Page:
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3 intersting ways to start a college essay

How do you start your college essay in an interesting way?

It's important to know, because if you put your reader to sleep in the first few sentences, well...


So how do you make your first paragraph interesting?

Easy. Grab the reader's attention. Create intrigue, excitement or suspense, so your reader will be excited to learn how your story turns out.

Here's the secret:

Just know three solid writing techniques and choose the one that's best for you.

Here are 3 Ways to Start Your College Admissions Essay:

1.  Start Where Your Action or Conflict Begins.

There are two kinds of action or conflict: 1. Physical and 2. Mental.

Physical action or conflict is fairly self explanatory — there's some kind of action going on in your story. (You're breaking through the starting gate, tearing apart your bedroom, discovering a fossil.) Mental action or conflict is similar — something interesting is happening, but it's something you're thinking about. (You're making a decision, attempting something out of your comfort zone, taking a chance.)

Here are examples of first sentences that start with action:

 -- "My body tenses, the anticipation prying doubts from my head, forcing me to tighten my grip and lock my jaw in preparation. It’s time."

-- "I plant my Giant Slalom poles into the snow and push my shivering body through the starting gate."

Starting with action works because it plunges the reader directly into your story. It builds excitement. It grabs the reader's interest and makes him or her want to find out more.

Don’t make this mistake: Some students start their stories at the very beginning chronologically—like the day they started school or came down the stairs on Christmas morning. That forces your reader to wait to get to the interesting part of your story. You waste your opportunity to get the momentum going and get your reader excited.

Tip: If you're not sure where your action begins, write your story from beginning to end and then find the place where something interesting starts to happen. It's often several paragraphs from the beginning.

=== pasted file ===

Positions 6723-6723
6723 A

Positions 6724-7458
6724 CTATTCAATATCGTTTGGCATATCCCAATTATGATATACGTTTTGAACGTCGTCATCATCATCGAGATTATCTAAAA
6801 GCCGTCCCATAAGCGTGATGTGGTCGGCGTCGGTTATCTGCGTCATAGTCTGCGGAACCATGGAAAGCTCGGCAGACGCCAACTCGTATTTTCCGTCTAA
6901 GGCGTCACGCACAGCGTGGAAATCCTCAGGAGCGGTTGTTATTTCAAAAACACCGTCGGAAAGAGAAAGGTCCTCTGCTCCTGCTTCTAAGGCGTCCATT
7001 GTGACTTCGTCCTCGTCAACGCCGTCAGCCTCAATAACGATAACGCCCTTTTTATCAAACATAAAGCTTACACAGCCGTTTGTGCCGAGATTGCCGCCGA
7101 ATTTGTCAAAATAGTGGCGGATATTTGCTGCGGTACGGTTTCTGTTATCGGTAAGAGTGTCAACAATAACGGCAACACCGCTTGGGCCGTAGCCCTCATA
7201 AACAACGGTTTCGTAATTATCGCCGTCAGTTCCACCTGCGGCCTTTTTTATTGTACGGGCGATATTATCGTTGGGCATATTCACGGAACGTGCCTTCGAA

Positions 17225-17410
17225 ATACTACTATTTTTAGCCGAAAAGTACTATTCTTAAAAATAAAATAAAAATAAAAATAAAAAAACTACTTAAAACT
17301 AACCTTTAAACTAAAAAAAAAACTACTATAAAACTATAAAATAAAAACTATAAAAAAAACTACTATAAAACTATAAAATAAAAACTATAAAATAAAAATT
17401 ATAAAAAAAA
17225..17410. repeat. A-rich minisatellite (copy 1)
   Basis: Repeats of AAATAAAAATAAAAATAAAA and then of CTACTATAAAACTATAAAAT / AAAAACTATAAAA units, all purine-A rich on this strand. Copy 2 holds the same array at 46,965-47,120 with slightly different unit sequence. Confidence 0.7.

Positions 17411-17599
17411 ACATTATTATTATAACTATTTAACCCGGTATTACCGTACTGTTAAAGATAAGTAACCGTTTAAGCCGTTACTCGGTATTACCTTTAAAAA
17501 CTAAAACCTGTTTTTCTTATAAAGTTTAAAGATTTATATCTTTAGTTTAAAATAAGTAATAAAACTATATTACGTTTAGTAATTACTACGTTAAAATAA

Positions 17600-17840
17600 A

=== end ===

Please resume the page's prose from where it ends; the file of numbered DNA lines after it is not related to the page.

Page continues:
Here's a before and after revision of an action sentence:

A few years ago one of my students interned in an E.R. This is what he wrote to start his essay:  “I spent my summer vacation interning in the emergency room of a hospital in Seattle.”

It was boring. There was no action. Nothing happened. I asked him, What can you show us...What were you thinking...When did something interesting start to happen? This is how he revised it:

“The bloody gurney wheeled past me. I closed my eyes and prayed for the strength not to pass out."

Fantastic! This is a vivid, energetic snapshot of the E.R. There’s both physical action (the gurney being wheeled) and mental conflict (the student doesn’t want to pass out). The student transported us into his world.

Give background info later

Did you notice the student's new sentence doesn't mention he's an intern, in Seattle, or even that he’s in a hospital? Explain your background information later in your essay. This writing technique works! (Think about it—would you want to see a movie after your friend just told you the whole story?) By revealing your story as you go along, you create suspense and excitement for the story to come. You'll make you reader WANT to keep reading to find out more.

2. Start With an Intriguing Statement.

Starting with an intriguing statement works well if your essay has less action and focuses more on your point of view or the way you think. Here are three examples:

"I'm done giving up."
"I hate taking showers."
“I love strangers.”

An intriguing statement works because: 

The statement itself is interesting.
It tells the reader only part of the story.
It creates anticipation for the story to come.
It makes the reader want to keep reading to find out more.

In the above examples, did you want to know why the student stopped giving up, or why someone would hate to take showers? If you said yes, then you’ve been hooked by the power of an intriguing statement.

3. Ask a Question. For instance:

"Why did I quit the football team?"

A question works because: 

The question itself is interesting
The writer hints at only part of his story 
The writer builds anticipation for the story he's about to tell

When you ask a question your reader will automatically keep reading to see how it all turns out. And that’s mission accomplished.

If you start with action, a question, or an intriguing statement, you'll grab your reader's attention. You'll be on your way to an interesting and memorable college application essay.


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